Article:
#### Transcript Document

```Lesson 10 - 7
Probability of a Type-II Error and
the Power of the Test
Objectives
• Determine the probability of making
a Type II error
• Compute the power of the test
Vocabulary
• Power of the test – value of 1 – β
• Power curve – a graph that shows the power of the test
against values of the population mean that make the null
hypothesis false.
Probability of Type II Error
• Determine the sample mean that separates the rejection region
from the non-rejection region
x-bar = μ0 ± zα · σ/√n
• Draw a normal curve whose mean is a particular value from the
alternative hypothesis, with the sample mean(s) found in step 1
labeled.
• The area described below represents β, the probability of not
rejecting the null hypothesis when the alternative hypothesis is
true.
a. Left-tailed Test: Find the area under the normal curve drawn
in step 2 to the right of x-bar
b. Two-tailed Test: Find the area under the normal curve
drawn in step 2 between xl and xu
c. Right-tailed Test: Find the area under the normal curve
drawn in step 2 to the left of x-bar
Example 1
The current wood preservative (CUR) preserves the
wood for 6.40 years under certain conditions. We have
a new preservative (NEW) that we believe is better, that
it will in fact work for 7.40 years
Ho : μ = 6.40 (our preservative is same as the current)
Ha: μ = 7.40 (new is significantly better than the current)
TYPE I:
TYPE II:
Example 1
• Our hypotheses
 H0: μ = 6.40 (our preservative is the same as the
current one)
 H1: μ = 7.40 (our preservative is significantly
better than the current one)
H0
H1
Example 1
• Type I error
– Assumes that H0 is true (that NEW is no better)
– Our experiment leads us to reject H0
H1
H0
Critical Value
This area is the Type I error
Example 1
• Type I errors
– Assumes that H0 is true (that NEW is no better)
– Our experiment leads us to reject H0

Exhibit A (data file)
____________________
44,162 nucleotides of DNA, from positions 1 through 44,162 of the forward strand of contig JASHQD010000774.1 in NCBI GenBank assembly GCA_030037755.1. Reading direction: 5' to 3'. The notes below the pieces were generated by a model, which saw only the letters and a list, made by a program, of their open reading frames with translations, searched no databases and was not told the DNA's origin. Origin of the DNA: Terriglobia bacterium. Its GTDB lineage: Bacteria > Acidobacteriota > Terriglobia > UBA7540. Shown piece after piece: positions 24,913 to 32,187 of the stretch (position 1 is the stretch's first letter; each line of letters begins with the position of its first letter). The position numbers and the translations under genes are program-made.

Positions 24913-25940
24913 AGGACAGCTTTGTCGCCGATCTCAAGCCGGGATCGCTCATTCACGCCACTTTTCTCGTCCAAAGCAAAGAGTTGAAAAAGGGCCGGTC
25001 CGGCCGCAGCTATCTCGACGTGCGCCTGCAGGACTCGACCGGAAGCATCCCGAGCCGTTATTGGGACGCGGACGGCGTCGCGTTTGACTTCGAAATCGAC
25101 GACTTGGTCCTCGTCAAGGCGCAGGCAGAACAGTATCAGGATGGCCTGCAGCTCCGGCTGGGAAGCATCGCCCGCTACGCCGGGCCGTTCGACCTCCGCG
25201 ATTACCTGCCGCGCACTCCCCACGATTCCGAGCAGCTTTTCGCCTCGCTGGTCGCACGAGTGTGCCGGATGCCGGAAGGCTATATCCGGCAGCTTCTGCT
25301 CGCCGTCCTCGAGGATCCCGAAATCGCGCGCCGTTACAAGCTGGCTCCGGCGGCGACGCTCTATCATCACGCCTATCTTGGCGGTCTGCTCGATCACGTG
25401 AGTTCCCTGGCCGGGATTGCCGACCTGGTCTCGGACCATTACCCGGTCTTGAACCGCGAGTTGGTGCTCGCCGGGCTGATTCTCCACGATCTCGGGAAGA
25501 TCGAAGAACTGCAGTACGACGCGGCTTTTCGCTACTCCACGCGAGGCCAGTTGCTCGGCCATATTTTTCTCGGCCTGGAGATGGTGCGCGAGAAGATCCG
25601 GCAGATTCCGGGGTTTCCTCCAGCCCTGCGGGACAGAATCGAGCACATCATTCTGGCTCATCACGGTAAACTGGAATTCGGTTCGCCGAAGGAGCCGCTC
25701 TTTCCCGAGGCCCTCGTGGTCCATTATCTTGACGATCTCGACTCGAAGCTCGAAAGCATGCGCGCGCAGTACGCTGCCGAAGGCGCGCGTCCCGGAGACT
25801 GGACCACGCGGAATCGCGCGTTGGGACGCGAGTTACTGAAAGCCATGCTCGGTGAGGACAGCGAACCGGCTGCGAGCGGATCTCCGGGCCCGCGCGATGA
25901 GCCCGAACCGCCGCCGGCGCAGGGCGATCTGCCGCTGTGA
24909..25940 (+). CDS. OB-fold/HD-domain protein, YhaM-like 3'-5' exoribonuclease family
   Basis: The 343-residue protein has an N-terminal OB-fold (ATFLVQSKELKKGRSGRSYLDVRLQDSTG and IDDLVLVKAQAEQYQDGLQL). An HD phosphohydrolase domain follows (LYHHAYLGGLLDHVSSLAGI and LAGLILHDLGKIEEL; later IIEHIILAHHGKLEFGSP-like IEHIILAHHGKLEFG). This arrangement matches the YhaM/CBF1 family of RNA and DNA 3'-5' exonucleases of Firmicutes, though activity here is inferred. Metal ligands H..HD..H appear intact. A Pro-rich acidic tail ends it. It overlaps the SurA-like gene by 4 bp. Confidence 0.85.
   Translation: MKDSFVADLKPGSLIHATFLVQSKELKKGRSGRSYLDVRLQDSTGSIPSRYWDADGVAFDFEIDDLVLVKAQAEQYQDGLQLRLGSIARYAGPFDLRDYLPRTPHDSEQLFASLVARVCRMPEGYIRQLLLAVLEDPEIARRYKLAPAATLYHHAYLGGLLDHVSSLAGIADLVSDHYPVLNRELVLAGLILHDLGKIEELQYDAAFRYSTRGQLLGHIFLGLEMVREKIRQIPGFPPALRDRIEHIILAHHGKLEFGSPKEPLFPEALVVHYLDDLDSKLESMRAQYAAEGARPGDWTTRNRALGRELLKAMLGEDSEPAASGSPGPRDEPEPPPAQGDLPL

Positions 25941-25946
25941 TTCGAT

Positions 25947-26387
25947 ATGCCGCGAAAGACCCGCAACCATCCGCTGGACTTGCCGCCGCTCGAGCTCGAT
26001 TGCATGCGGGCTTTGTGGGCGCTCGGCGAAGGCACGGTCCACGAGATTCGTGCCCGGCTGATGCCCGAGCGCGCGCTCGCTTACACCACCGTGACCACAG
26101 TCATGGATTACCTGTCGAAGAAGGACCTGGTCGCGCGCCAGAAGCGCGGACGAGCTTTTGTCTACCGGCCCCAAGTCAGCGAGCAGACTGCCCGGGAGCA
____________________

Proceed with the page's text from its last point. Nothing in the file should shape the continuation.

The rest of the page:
– Result – we conclude that NEW is significantly
better, when it actually isn’t
– This will lead to unrealistic expectations from our
customers that our product actually works better
Example 1
• Type II errors
– Assumes that H1 is true (that NEW is better)
– Our experiment leads us to not reject H0
H0
This area is the Type II error
H1
Critical Value (the same as before)
Example 1
• Type II errors
– Assumes that H1 is true (that NEW is better)
– Our experiment leads us to not reject H0
– Result – we conclude that NEW is not significantly
better, when it actually is
– This will lead to customers not getting a better
treatment because we didn’t realize that it was
better
Example 1
● Test Details
 We test our product on n = 60 wood planks
 We have a known standard deviation σ = 3.2
 We use a significance level of α = 0.05
● The standard error of the mean is
3.2
----- = 0.41
60
● The critical value (for a right-tailed test) is
6.40 + 1.645  0.41 = 7.08
Example 1
• The Type II error, β, is the probability of not rejecting
H0 when H1 is true
– H1 is that the true mean is 7.40
– The area where H0 is not rejected is where the sample mean
is 7.08 or less
• The probability that the sample mean is 7.08 or less,
given that it’s mean is 7.40, is
7.08 – 7.40
β = P( z < ------------------) = P(z < -0.77) = 0.22
0.41
• Thus β, the Type II error, is 0.22
• Power of the test is 1 – β = 0.78
Summary and Homework
• Summary
– The Type II error, β, is the probability of not rejecting
the null hypothesis when the alternative hypothesis
was actually true
– Type II errors can be computed only when the
alternative hypothesis is also an equality
– The power of a test, 1 – β, measures how well the
test distinguishes between the two hypotheses
• Homework
– pg 565 – 567; 3, 4, 7, 9
```